4 countries release data on exposure to second-hand smoke

The 4 European countries (Poland, the Russian Federation, Turkey and Ukraine) participating in the Global Adult Tobacco Survey (GATS) have released their data. This marks the completion of Phase I of GATS in all 14 countries participating worldwide.

Key findings show that non-smokers’ exposure to second-hand smoke is alarmingly high in the hospitality sector, workplace and home. Policies encouraging people voluntarily to make their homes smoke free would significantly reduce the exposure of child and adult non-smokers to second-hand smoke (although voluntary policies for public places have proven extremely ineffective). GATS is designed to produce national and subnational estimates on topics such as adults’ exposure to second-hand smoke, which are a powerful tool for policy-makers.

Rights of non-smokers

The 46 countries in the WHO European Region that are parties to the WHO Framework Convention on Tobacco Control (WHO FCTC), as well as the European Community, “recognize that there is no safe level of exposure to tobacco smoke”. Scientific evidence has shown unequivocally that this smoke causes disease, disability and death.

In the WHO European Region, second-hand smoke is estimated to have caused 172 300 premature deaths and the loss of more than 1.4 million disability-adjusted life-years (DALYs) in 2004. Exposure to second-hand smoke at home or work increases non-smokers’ risk of heart disease by more than 20%, and of lung cancer by 20–30%. Only 4 countries in the Region, (Greece, Ireland, Turkey and the United Kingdom) have comprehensive smoke-free legislation, and these laws are not yet robustly enforced in all jurisdictions.

Exposure to second-hand smoke varies widely among and within the six WHO regions. For instance, it ranges from 4–7% among men and 9–11% among women in the African Region to 35–66% and 32–66%, respectively, in the European Region.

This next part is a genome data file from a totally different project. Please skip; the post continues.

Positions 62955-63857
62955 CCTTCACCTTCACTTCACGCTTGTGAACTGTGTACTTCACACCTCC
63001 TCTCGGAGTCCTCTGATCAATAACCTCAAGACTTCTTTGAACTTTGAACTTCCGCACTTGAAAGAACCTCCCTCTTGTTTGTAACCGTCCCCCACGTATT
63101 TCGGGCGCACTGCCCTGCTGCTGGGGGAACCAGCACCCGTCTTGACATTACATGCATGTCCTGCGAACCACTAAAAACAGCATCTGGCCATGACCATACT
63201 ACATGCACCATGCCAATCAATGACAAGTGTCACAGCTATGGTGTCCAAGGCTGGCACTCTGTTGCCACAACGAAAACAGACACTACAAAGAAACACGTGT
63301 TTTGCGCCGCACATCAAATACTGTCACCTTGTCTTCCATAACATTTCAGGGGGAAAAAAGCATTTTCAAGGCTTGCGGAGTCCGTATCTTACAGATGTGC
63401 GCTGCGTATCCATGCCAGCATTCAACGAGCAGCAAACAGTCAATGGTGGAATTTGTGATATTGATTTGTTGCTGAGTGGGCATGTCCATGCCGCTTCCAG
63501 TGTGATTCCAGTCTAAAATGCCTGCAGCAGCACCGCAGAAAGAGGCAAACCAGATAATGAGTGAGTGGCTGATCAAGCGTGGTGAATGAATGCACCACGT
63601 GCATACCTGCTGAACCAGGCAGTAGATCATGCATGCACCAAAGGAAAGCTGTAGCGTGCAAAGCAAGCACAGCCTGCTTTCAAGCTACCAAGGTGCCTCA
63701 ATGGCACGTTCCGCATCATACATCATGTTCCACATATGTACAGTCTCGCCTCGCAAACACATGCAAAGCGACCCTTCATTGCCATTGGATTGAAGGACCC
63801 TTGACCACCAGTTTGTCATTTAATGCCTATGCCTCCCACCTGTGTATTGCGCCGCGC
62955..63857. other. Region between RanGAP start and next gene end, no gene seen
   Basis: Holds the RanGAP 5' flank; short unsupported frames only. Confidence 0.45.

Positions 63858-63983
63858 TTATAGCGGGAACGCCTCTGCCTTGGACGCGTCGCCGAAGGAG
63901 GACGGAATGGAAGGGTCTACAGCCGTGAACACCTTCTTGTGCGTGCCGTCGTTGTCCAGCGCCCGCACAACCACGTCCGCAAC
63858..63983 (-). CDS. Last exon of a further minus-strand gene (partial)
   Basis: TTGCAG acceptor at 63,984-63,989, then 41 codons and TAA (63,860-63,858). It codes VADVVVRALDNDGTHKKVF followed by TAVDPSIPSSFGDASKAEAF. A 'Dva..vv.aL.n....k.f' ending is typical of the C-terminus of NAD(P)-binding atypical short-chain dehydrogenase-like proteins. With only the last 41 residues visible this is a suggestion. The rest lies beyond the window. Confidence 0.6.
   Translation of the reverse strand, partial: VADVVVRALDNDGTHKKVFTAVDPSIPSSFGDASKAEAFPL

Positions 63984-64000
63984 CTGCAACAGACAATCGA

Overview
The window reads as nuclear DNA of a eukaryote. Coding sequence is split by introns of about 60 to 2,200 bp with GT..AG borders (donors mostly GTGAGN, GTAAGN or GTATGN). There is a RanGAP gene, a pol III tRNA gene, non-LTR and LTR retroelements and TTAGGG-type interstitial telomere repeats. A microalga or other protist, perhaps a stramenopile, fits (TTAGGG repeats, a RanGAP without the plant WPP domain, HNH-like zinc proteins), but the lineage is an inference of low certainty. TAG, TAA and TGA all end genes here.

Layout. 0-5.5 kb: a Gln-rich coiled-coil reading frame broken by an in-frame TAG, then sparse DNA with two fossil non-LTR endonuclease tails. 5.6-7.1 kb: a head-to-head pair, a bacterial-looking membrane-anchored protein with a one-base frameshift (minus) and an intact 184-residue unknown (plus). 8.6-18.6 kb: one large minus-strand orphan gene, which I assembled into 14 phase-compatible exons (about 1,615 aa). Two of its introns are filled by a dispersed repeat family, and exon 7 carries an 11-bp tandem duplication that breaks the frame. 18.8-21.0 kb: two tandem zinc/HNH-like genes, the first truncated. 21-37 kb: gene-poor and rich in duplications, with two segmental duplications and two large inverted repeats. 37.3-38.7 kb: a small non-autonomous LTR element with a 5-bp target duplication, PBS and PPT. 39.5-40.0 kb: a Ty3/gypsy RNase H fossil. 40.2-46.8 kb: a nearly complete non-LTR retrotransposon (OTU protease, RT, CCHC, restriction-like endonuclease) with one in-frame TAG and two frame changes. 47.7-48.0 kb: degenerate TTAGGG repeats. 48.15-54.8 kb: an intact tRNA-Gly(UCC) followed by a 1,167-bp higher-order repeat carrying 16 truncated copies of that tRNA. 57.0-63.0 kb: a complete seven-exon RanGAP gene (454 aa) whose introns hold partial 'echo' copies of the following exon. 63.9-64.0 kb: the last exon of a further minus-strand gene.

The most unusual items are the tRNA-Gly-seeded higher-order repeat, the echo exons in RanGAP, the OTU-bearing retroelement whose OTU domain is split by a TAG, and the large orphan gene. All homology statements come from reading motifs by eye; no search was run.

A recent analysis compared 3 subregions of the WHO European Region. Percentages of second-hand exposure among adults were significantly lower in subregion A, which comprised mostly European Union countries. Although a similar trend was observed among children (based on data from the Global Youth Tobacco Survey), the differences were not as great those among adults. Exposure percentages in the three subregions for men, women and children, respectively, were:

  • A – 35%, 32% and 51%
  • B – 52%, 54% and 56%
  • C – 66%, 66% and 61%.

The analysis also stresses clear inequalities in the burden of disease from second-hand smoke according to sex and age. Women carried the greatest burden of death, while children were most affected in terms of disease and quality of life: 61% of all DALYs lost globally were in children.

Subregion A comprised: Andorra, Austria, Belgium, Croatia, Cyprus, the Czech Republic, Denmark, Finland, France, Germany, Greece, Iceland, Ireland, Israel, Italy, Luxembourg, Malta, Monaco, the Netherlands, Norway, Portugal, San Marino, Slovenia, Spain, Sweden, Switzerland and the United Kingdom.

Subregion B comprised: Albania, Armenia, Azerbaijan, Bosnia and Herzegovina, Bulgaria, Georgia, Kyrgyzstan, Montenegro, Poland, Romania, Serbia, Slovakia, Tajikistan, the former Yugoslav Republic of Macedonia, Turkey, Turkmenistan and Uzbekistan.

Subregion C comprised: Belarus, Estonia, Hungary, Kazakhstan, Latvia, Lithuania, the Republic of Moldova, the Russian Federation and Ukraine.